Every time I hear someone say that some article or some parenting philosophy is making them feel guilty, I’ll admit that I just don’t get it. With very, very rare exceptions, each and every one of us does the very best we can as mothers in our individual situations. No one situation is alike and even if there is an ideal, all that matters is that we tried our hardest. If you tried with your whole heart to be a good mom and to do the best that you possibly could for your child then she’ll remember that when she grows up, and you have nothing to feel guilty about — because you couldn’t possibly have done more than your best in any given situation. If you let a title on a magazine or some parenting philosophy get to you, then most likely you aren’t confident in your choices, in which case you should rethink them. But I strongly believe that no matter what someone else says, if you did or are doing your best and are confident in your decisions, you will never feel guilty.
It is with that belief that I sadly watched the “Mom Enough” debates unfolding in the past four days. All I could think is that most of us, in this nation of moms, need to calm down, relax, and most importantly remember, as we were told 65 years ago, to trust ourselves.
I know that I do. I’ve never read Sears’ Baby Book, or really any other books on parenting outside of breastfeeding. I had a pain-med free birth, and would love to home birth the next time around. We cloth-diapered because (1) it was cheap and (2) it felt good for the environment. I wore Nora in a sling a lot when she was little because it was easy and let me get stuff done, but, boy, do I love my stroller now. We co-slept for about 10-11 months, not because we planned to but because I got more sleep that way, and as soon as I wasn’t getting that much sleep we started the process of moving her to her own room on a different floor. We never did any form of cry-it-out, but we also worked very, very hard at getting her comfortable sleeping all night in her own room and I could not be more thrilled about our current arrangement of giving her a stack of books in bed in the dark at 8:30 every night and letting her put herself to sleep when she’s ready. I started breastfeeding because it was cheap…oh yeah…and good for the baby too. Now, surprisingly, I’m still nursing Nora 1-3 times per day — but honestly there’s not a lot about it that I like and we talk about weaning every single day, which means we very well won’t make it to the point of self-weaning before I decide to throw her a weaning party and call it a day. We aren’t anti-vaccine and do plan to give her some, but haven’t started yet; there’s all sorts of judgement out there about that choice, but it doesn’t bother me in the slightest. I always knew I wanted to stay home with my children and I really do believe that it is best for children to have a parent at home with them instead of being in daycare, but when Nora was born I was our primary income source, so I worked full-time and she was in daycare full-time until she was 9 months old. Now I love that I can make some money from home while Chris is the primary earner, and I get to spend time with Nora…but I also love leaving her with Chris for two hours on Sunday so I can go to yoga. Neither Chris nor I feel the need to go on dates and so we have done so about once per year since Nora’s birth, yet I’ll readily admit that I’m looking forward to preschool. We’ll be sending Nora to preschool, although we might still homeschool once kindergarten rolls around. The list could go on and on…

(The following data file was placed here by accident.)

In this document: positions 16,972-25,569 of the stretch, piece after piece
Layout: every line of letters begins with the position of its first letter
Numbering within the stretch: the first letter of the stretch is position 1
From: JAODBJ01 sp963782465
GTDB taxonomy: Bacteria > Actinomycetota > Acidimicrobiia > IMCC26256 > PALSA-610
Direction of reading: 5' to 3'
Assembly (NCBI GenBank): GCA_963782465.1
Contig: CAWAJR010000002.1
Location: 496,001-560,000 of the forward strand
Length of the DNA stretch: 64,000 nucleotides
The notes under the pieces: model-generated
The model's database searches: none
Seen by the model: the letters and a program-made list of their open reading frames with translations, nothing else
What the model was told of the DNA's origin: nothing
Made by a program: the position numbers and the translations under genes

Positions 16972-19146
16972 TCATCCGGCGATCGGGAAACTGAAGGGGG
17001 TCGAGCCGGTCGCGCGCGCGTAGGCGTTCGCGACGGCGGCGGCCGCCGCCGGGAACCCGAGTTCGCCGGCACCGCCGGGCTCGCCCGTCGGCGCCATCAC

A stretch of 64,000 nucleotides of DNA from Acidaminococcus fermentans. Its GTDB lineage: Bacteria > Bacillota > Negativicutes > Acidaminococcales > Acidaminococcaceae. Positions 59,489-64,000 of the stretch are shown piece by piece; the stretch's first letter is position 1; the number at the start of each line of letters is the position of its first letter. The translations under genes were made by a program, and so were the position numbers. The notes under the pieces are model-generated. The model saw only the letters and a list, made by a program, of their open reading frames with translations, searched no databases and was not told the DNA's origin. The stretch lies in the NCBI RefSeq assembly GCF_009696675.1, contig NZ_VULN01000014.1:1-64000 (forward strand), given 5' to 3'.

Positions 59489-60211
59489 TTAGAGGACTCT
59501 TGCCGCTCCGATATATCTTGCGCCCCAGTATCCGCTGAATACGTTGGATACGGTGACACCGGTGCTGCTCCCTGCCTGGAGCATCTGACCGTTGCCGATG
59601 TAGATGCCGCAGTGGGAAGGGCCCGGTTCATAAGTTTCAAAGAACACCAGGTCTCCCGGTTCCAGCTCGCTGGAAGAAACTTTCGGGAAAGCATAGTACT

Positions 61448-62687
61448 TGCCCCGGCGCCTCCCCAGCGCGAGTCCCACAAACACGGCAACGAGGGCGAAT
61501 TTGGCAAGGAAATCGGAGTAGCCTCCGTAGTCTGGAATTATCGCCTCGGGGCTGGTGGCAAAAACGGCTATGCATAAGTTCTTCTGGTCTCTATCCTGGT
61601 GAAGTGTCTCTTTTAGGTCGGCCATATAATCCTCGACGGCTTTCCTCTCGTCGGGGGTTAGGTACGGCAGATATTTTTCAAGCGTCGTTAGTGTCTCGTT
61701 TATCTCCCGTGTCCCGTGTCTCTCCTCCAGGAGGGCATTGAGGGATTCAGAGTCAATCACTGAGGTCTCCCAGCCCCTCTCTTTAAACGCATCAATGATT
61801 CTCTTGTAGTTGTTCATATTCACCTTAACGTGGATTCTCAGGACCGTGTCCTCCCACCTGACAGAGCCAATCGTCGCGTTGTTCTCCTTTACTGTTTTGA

All of these things are parenting choices that Chris and I have made. Some of these choices look like attachment parenting and some of them don’t. Some of them are mainstream and some of them are less common. Some of them are very controversial. Some of them are not what I thought I would do when I first became a parent and a some of them are not what I consider to be the ideal, but all of them are examples of me being the very best mom that I know how to be. Nothing and no one can make me feel guilty about my parenting choices, because I am mom enough.
And so are you.